The FDA recommends that you not use sunscreen on infants 6 months and younger. Why? Their thinner skin will absorb more of the active chemical ingredients, plus their lower body weight and smaller size makes them more vulnerable to the chemicals in sunscreens. Here are FDA’s sun safety tips for infants:
- Keep your baby in the shade as much as possible. If you do use a small amount of sunscreen on yoru baby, don’t assume the child is well protected.
- Make sure your child wears clothing that covers and protects sensitive skin. Use common sense; if you hold the fabric against your hand and it’s so sheer that you can see through it, it probably doesn’t offer enough protection.
- Make sure your baby wears a hat that provides sufficient shade at all times.
- Watch your baby carefully to make sure he or she doesn’t show warning signs of sunburn or dehydration. These include fussiness, redness and excessive crying.
- Hydrate! Give your baby formula, breast milk, or a small amount of water between feedings if you’re out in the sun for more than a few minutes. Don’t forget to use a cooler to store the liquids.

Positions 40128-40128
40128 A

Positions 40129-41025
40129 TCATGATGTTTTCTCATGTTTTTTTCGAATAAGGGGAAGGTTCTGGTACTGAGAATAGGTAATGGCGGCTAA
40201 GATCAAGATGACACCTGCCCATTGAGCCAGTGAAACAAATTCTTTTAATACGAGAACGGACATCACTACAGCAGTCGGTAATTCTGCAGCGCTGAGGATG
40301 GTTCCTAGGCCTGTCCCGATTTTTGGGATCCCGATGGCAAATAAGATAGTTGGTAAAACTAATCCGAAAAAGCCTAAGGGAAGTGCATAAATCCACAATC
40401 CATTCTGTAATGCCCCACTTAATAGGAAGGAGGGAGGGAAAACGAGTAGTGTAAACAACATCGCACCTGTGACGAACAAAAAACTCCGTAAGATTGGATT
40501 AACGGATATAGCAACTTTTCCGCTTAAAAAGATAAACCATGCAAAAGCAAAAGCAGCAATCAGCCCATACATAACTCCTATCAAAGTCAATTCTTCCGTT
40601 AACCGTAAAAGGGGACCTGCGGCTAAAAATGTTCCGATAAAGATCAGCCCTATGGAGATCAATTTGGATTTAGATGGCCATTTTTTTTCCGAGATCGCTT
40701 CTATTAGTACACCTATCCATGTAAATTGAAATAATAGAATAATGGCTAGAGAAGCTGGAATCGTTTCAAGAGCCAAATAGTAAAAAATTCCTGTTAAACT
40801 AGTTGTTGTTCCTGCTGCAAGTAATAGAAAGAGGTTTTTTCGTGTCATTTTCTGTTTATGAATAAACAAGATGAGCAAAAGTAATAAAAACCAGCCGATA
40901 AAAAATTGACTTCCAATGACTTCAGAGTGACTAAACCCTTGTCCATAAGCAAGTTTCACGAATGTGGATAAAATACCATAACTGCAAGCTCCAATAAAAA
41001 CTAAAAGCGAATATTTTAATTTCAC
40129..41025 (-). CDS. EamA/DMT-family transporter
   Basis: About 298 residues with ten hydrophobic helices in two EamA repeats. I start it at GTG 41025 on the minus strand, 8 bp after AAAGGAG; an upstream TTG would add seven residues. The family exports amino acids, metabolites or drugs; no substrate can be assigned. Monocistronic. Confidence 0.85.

- Take note of how much your baby is urinating. If it’s less than usual, it may be a sign of dehydration, and that more fluids are needed until the flow is back to normal.
- Avoid sunscreens containing the insect repellant DEET on infants, particularly on their hands. Young children may lick their hands or put them in their mouths. According to AAP, DEET should not be used on infants less than 2 months old.
- If you do notice your baby is becoming sunburned, get out of the sun right away and apply cold compresses to the affected areas.
For more information, go to www.fda.gov/ForConsumers/ConsumerUpdates/ucm309136.htm